The overarching project objective is to investigate whether encouraging greater and earlier locomotion among vertical tiers during rearing by installing ramps can lead to specific changes in the short term (i.e., rearing period) leading to long term improvements in the laying period. We hypothesize provision of ramps during rearing will result in earlier and greater utilization of the various aviary levels and improved bone mineral density and biomechanical strength. Consequently, we anticipate these responses during rearing will lead to benefits during laying including: improved accessibility of resources, greater hen movement within the aviary and reduced incidence and severity of keel bone damage due to reduction of falls and collisions. We also anticipate improved production conditions (i.e. lower number of floor and system eggs) due to better use of nest boxes resulting from improved accessibility of nest boxes.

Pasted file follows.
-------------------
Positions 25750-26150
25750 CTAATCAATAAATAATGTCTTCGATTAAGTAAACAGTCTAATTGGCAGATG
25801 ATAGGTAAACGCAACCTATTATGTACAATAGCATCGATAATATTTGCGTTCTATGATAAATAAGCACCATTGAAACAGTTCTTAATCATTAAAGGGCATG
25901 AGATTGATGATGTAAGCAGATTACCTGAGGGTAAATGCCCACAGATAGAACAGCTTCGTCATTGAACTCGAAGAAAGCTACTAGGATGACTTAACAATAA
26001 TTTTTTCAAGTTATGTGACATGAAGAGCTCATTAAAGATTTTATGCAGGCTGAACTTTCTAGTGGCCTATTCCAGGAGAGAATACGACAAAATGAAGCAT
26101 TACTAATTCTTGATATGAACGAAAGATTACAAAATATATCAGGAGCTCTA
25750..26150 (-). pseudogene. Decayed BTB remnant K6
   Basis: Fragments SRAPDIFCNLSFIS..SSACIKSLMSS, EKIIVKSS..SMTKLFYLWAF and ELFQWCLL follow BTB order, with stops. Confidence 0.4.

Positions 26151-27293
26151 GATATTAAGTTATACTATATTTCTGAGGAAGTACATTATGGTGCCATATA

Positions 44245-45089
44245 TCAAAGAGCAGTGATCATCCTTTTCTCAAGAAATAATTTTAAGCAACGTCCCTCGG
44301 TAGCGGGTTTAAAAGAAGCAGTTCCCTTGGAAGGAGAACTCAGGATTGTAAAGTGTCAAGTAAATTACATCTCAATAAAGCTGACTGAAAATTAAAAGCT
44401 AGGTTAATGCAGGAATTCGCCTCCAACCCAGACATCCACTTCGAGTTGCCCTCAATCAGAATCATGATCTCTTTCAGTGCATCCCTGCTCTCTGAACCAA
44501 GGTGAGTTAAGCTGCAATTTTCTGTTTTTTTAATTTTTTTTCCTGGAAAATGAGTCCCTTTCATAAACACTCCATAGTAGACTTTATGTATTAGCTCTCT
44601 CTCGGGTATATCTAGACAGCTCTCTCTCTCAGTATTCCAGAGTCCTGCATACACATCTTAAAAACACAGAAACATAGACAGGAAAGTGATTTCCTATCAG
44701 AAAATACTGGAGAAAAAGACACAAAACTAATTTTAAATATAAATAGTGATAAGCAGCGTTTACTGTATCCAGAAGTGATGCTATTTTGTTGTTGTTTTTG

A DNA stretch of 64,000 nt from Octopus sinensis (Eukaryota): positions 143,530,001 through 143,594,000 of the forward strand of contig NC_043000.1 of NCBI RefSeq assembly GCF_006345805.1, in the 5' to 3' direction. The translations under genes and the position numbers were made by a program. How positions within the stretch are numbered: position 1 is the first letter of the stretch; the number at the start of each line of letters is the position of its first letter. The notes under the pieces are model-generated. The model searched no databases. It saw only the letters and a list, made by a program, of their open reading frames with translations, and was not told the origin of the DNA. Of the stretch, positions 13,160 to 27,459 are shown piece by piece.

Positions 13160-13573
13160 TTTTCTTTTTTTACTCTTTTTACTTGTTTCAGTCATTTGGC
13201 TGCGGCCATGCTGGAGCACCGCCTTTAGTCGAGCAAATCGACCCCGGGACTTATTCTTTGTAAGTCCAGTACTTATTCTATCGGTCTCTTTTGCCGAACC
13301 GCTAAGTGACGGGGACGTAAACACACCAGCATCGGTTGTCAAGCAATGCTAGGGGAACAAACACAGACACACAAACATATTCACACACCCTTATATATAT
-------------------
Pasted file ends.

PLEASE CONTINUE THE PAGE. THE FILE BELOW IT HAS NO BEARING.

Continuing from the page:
In addition to investigating the benefits of ramps, the described experimental design will allow us to investigate the benefit of overall structural similarities between rearing and laying environments in how hens adapt to the latter in the period immediately following population. Our expectation is that hens in rearing and laying environments that both contain a directly stacked tier structure will adapt more rapidly as characterized by greater egg production, feed consumption, use of aviary tiers. We anticipate this response will be more pronounced in environments with ramps.
Ultimately, our intention is to provide industry stakeholders and industrial manufacturers with data-driven, objective solutions for improving structural design of rearing and laying aviaries. We also aim to reduce stress during transfer between rearing and laying environments to facilitate adaptation to the new environment and as a consequence, improve general quality of life for laying hens in aviaries.